Doris Lessing, the Nobel Laureate author of The Golden Notebook and The Grass is Singing, has died aged 94.
Largely self-educated and from a modest British-colonial upbringing, Lessing went on to become one of the greatest British writers of the last century.
Beginning with a selection of short stories published in 1948 and ending with her final book Alfred and Emily (2008), Lessing wrote on the defence of freedom, the developing world, women’s rights and countless other themes across more than 50 works of fiction, nonfiction and poetry.
Her publisher, HarperCollins, said she died peacefully early Sunday.
Born Doris May Tayler to British parents in what was then Persia, on 22 October 1919, Lessing moved with her family to Southern Rhodesia (now Zimbabwe), before briefly attending Roman Catholic boarding school in the capital, Salisbury.
Lessing spent many of her formative years in southern Africa, dropping out of school at 13 and fleeing from home and a turbulent relationship with her mother at the age of 15.
Eventually moving to Salisbury in 1937, she married and had two children with Frank Wisdom. She quickly became disillusioned the life she saw playing out before her, left Wisdom and her family, and instead became drawn to the like-minded members of a Communist group called the Left Book Club.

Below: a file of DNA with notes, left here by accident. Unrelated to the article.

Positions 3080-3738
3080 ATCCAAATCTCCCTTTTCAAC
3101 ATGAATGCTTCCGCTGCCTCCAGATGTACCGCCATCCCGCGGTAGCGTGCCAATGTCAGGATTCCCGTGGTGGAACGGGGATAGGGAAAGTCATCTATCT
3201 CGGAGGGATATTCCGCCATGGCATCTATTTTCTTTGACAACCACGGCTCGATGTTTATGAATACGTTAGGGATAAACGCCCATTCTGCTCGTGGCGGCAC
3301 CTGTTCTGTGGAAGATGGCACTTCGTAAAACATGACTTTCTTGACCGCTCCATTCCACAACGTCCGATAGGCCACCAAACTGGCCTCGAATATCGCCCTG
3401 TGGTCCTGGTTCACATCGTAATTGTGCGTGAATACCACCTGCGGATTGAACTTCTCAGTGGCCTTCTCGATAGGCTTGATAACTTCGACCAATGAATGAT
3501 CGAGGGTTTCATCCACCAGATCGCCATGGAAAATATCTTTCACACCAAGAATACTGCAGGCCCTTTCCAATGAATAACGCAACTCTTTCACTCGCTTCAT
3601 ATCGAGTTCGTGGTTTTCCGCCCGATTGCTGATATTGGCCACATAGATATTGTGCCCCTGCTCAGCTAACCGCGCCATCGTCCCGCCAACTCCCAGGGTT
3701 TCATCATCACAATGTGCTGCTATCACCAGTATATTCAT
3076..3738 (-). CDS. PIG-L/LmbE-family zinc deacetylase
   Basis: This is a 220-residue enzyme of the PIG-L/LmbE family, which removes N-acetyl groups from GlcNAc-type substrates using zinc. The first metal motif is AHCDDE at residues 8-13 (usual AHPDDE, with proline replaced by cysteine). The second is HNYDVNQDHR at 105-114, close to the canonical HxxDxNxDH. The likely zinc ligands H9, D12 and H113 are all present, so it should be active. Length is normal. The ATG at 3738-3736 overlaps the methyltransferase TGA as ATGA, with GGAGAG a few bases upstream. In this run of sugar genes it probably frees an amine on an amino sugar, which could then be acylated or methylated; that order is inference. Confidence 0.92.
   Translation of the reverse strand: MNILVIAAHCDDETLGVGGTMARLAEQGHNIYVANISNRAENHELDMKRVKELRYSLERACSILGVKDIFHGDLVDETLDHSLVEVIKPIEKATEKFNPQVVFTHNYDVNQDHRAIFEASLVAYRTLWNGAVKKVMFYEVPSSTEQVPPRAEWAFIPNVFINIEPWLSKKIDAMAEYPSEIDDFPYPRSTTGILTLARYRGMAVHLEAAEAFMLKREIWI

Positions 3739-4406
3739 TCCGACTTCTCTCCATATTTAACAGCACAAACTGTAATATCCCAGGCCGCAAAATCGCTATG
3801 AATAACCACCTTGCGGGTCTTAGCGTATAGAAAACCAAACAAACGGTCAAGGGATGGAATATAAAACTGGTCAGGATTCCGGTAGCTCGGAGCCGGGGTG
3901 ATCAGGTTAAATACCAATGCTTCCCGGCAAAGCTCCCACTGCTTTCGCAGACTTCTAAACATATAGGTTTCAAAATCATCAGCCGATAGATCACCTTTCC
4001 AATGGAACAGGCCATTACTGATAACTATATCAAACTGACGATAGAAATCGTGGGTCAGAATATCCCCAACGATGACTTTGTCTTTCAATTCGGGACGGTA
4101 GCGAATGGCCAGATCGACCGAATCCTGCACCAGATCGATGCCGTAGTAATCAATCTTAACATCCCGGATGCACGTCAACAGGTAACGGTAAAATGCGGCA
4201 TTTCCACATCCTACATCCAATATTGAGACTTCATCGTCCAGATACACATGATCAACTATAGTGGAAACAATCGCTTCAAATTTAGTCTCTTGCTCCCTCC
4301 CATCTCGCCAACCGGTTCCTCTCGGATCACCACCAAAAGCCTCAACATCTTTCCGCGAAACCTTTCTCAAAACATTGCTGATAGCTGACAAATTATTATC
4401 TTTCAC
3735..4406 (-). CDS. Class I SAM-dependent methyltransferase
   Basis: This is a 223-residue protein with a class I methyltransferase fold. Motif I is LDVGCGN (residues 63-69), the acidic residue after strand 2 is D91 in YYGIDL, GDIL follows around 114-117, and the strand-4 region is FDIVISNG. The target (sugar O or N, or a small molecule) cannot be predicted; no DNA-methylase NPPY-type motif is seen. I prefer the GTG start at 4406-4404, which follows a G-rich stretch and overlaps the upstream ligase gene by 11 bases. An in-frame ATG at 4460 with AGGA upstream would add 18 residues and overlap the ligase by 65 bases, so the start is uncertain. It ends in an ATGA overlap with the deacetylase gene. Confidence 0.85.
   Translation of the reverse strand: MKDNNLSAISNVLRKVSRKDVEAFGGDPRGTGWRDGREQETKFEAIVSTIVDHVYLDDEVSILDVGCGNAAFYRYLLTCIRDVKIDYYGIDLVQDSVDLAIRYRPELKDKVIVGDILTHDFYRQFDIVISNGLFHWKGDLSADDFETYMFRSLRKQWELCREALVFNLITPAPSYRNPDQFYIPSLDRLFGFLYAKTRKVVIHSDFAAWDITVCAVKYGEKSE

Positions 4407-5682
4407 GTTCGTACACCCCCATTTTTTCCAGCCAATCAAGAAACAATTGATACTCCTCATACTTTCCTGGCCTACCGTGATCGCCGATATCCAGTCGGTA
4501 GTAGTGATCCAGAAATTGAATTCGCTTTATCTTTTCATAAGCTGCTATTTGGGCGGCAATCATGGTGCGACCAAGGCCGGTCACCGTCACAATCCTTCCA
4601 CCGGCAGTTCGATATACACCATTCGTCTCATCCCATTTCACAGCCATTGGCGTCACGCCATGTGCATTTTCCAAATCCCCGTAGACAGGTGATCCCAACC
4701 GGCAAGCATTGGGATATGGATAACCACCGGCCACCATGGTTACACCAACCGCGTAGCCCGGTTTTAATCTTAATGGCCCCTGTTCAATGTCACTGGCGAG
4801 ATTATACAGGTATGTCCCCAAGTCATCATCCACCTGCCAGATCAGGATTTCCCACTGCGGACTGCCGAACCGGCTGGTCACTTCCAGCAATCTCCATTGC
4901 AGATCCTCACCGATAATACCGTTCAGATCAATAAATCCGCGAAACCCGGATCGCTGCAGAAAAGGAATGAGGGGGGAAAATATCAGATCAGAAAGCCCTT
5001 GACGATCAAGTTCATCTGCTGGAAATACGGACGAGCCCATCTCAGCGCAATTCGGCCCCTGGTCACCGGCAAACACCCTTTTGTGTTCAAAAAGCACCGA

There she met Gottfried Lessing, whom she married and with whom she had a son. In the post-war years Lessing again became restless, and in 1949 she moved to London with her son. That year she also published her first novel, The Grass is Singing, and began writing professionally.
From 1951 to 1959 Lessing wrote the Children of Violence sequence, five relatively conventional novels of experience. In 1962 she penned her seminal work, The Golden Notebook, often referred to as “a feminist bible” – though that is a description which, she says, “never occurred to me as I was writing”.
In 1995, Lessing received an Honorary Degree from Harvard University, and in 2001 she was awarded the Prince of Asturias Prize in Literature, one of Spain’s highest distinctions.
In the December 1999 Honours List Lessing was appointed a Companion of Honour. She turned down the offer of becoming a Dame of the British Empire because, she said, there is no British Empire – adding that it was “a bit pantomimey”.
In 2005, Lessing was shortlisted for the first Man Booker International Prize. In 2007, she received the Nobel Prize for Literature. The Swedish Academy praised Lessing for her “skepticism, fire and visionary power”.